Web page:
404 to Search does a few things to help turn 404 pages into useful content:
Before displaying the 404 page, it tries to do additional guesswork to see if there's one (and only one) public post that closely matches the 404 URL. This extends the normal WordPress functionality of looking for a public post that starts with the same stuff in the 404 URL:
Example Page or Post: http://example.com/welcome-to-the-show
Core WP: http://example.com/welcome -> http://example.com/welcome-to-the-show http://example.com/show -> 404
With 404 to Search: http://example.com/show -> http://example.com/welcome-to-the-show
It will only do an automatic redirect if there's one (and only one) post that has the word ('show' in this example) in the slug. If you have another post with a URL of http://example.com/show-me-the-money, 404 to Search will instead fall back to showing a 404 page, but with some search results.
For genesis theme users, 404 to search is a no-brainier. Just enable the 404 to search and it will add another loop of search result content after the main loop on your 404 page (using the 'genesis_after_loop' hook).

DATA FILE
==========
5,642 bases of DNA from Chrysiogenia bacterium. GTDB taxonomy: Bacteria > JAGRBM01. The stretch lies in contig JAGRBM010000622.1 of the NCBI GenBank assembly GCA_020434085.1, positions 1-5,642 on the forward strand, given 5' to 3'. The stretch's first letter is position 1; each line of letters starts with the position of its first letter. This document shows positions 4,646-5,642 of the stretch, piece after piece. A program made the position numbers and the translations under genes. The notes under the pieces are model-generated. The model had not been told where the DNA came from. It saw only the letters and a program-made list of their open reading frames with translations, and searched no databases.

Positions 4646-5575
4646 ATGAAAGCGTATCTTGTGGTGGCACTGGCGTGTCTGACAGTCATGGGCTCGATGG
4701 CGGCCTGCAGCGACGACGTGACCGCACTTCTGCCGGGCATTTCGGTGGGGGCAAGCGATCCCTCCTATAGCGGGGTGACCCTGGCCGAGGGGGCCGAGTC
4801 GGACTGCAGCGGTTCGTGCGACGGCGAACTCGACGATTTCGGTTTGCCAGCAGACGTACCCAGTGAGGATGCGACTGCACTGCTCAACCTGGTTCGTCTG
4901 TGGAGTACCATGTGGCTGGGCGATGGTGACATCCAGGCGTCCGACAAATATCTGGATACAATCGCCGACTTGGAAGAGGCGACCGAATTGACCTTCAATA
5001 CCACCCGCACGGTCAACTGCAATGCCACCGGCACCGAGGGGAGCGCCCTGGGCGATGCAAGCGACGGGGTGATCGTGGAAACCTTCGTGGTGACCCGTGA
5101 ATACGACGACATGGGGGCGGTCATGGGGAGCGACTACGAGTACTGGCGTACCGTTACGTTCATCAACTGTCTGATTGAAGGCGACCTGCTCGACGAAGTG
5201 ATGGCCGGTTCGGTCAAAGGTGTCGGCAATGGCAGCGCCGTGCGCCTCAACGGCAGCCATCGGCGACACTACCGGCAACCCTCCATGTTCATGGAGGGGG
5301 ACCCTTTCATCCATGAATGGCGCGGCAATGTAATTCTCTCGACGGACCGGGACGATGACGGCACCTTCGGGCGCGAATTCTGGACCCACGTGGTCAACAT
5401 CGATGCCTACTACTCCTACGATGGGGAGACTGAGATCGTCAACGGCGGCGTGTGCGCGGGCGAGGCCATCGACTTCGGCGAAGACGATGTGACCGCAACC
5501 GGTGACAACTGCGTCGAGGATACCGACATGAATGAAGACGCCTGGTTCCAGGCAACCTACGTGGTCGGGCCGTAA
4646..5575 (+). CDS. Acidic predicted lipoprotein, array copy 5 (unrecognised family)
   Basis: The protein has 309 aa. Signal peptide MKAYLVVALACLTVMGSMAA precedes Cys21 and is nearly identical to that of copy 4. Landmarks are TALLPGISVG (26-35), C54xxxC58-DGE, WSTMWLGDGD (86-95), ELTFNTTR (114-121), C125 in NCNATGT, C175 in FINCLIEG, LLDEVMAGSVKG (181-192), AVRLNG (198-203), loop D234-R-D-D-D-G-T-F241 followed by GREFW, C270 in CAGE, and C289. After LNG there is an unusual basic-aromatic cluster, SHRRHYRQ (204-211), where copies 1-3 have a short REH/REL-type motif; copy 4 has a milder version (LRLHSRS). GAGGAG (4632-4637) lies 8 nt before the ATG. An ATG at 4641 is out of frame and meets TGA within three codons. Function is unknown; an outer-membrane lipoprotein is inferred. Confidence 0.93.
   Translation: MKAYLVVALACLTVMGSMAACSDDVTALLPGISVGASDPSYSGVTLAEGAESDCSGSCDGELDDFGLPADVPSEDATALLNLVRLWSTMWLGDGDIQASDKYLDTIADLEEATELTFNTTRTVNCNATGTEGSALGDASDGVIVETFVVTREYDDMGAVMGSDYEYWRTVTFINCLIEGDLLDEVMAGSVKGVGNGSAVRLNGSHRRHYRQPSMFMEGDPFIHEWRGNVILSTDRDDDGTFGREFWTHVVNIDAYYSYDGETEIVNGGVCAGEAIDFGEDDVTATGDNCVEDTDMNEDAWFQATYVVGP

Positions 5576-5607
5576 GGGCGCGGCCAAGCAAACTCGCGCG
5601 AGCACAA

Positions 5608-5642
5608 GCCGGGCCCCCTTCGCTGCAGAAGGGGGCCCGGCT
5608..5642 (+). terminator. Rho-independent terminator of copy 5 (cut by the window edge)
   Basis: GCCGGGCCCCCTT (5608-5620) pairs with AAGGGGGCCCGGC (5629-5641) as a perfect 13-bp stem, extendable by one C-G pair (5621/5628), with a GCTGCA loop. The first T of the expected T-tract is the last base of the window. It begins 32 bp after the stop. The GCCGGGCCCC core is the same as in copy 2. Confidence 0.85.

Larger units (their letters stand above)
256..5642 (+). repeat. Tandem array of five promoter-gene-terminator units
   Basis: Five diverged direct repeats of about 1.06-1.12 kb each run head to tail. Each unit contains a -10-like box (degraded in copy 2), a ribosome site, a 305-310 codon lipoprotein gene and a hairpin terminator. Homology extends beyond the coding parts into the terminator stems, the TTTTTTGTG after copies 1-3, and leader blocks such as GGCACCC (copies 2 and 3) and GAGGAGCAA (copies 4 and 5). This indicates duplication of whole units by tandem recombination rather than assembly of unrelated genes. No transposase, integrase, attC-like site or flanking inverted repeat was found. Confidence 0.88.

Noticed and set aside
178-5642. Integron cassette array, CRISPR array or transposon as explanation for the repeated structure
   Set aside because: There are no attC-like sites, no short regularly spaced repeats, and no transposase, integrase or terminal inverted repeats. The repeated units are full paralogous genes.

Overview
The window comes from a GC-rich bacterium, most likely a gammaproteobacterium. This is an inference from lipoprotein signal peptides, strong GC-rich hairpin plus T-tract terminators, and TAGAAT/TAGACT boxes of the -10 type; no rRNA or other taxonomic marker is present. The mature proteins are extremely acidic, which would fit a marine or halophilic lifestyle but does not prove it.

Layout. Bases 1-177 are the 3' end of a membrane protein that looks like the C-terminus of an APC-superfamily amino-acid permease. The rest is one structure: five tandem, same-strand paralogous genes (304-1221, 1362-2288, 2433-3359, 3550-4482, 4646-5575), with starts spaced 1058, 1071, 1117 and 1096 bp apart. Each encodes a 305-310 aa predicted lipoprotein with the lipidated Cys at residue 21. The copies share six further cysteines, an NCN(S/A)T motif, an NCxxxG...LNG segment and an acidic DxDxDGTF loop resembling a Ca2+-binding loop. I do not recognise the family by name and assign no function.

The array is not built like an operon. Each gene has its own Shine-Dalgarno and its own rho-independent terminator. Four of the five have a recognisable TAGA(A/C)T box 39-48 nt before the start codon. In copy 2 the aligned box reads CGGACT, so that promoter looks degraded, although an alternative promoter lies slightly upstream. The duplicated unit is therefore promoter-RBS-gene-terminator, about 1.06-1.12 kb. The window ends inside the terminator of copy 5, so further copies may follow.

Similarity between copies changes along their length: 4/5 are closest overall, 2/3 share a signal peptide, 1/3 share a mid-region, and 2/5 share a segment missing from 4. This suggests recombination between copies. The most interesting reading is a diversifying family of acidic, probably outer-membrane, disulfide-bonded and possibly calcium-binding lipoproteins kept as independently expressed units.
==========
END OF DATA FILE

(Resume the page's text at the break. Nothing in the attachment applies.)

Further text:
For "regular" themes, a search-results.php template is provided. You can copy this template file into your theme folder to modify/customize it and make it fit into the style of your theme. Please don't modify the one in the plugin directory, it will get overwritten during an upgrade!
- Unzip 404-to-search.
- Upload the
404-to-searchfolder to the
/wp-content/plugins/folder of your site.
- Activate the plugin through the 'Plugins' menu in wp-admin.
- Optional: if you're not using a genesis theme, copy or upload the
search-results.phpfile to your theme's folder.
- Initial release